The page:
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   Table of Contents - Current issue
May-June 2018
Volume 38 | Issue 3
Page Nos. 91-136

Online since Friday, June 1, 2018

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Prioritizing factors affecting the hospital employees' productivity from the hospital managers' viewpoint using integrated decision-making trial and evaluation laboratory and analytic network process p. 91
Ardalan Feili, Amir Khodadad, Ramin Ravangard
Objectives: This study aimed to identify and prioritize factors affecting the hospital employees' productivity from the viewpoint of hospital managers working in the teaching hospitals affiliated to Iran, Shiraz University of Medical Sciences, in 2017. Materials and Methods: This was an applied, cross-sectional, and descriptive-analytical study conducted in 2017 in all teaching hospitals affiliated to Iran, Shiraz University of Medical Sciences. After identifying factors affecting hospital employees' productivity using the results of previous studies, all hospital managers (56 managers) were selected as the study population using census method to prioritize the factors. The decision-making trial and evaluation laboratory (DEMATEL) and analytic network process (ANP) techniques were used for analyzing the collected data through Excel 2010 and Super Decision 2.8. Results: Fifteen factors affecting employees' productivity were determined using the results of previous studies which were classified into four clusters. The results of DEMATEL technique showed that “employees' attitude toward the organization” was the most affecting factor (r = 11.928) and also the most affected factor (c = 12.120), as well as the most important factor affecting the employees' productivity (r + c = 24.048). In addition, the results of ANP showed that the cluster of “leadership and management styles” (relative weight [RW] = 0.274) and its factors, especially “involving employees in the decision-making processes” (L1) (RW = 0.102) and “delegation of authority to the employees” (L2) (RW = 0.100) were the most important factors affecting the employees' productivity. Conclusion: According to the results, adopting an appropriate leadership style and providing participatory management, involving the employees in the hospital decision-making processes, etc., had significant effects on the increases in the employees' motivation and productivity.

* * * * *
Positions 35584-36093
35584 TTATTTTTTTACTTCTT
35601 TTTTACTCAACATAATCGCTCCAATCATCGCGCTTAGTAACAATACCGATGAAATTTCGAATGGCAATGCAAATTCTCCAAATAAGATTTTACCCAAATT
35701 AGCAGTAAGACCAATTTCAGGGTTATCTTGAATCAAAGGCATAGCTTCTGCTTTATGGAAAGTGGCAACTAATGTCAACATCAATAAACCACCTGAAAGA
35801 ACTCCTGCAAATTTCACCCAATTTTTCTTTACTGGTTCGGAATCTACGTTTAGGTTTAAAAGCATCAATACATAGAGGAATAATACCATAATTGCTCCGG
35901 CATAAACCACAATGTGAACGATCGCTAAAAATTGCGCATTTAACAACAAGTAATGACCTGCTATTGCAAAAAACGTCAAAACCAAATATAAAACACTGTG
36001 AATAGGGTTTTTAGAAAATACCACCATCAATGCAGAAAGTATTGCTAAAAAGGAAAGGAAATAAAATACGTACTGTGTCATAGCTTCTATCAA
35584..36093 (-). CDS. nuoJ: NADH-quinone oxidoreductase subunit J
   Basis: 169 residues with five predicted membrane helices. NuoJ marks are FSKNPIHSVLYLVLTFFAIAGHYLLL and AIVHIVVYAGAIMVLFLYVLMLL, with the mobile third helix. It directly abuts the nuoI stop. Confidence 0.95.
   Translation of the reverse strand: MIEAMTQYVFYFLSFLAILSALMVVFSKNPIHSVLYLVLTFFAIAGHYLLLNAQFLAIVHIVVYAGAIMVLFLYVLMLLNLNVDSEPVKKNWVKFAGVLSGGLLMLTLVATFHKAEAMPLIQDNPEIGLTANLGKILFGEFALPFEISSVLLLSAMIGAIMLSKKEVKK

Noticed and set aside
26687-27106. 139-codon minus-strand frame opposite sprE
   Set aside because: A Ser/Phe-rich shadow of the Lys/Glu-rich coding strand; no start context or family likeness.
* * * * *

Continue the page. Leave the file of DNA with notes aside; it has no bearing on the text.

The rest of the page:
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Effects of Colocasia esculenta leaf extract in anemic and normal wistar rats p. 102
Silas Anayo Ufelle, Kenechukwu Chibuike Onyekwelu, Samuel Ghasi, Charles Ogbonna Ezeh, Richard Chukwunonye Ezeh, Emmanuel Anayochukwu Esom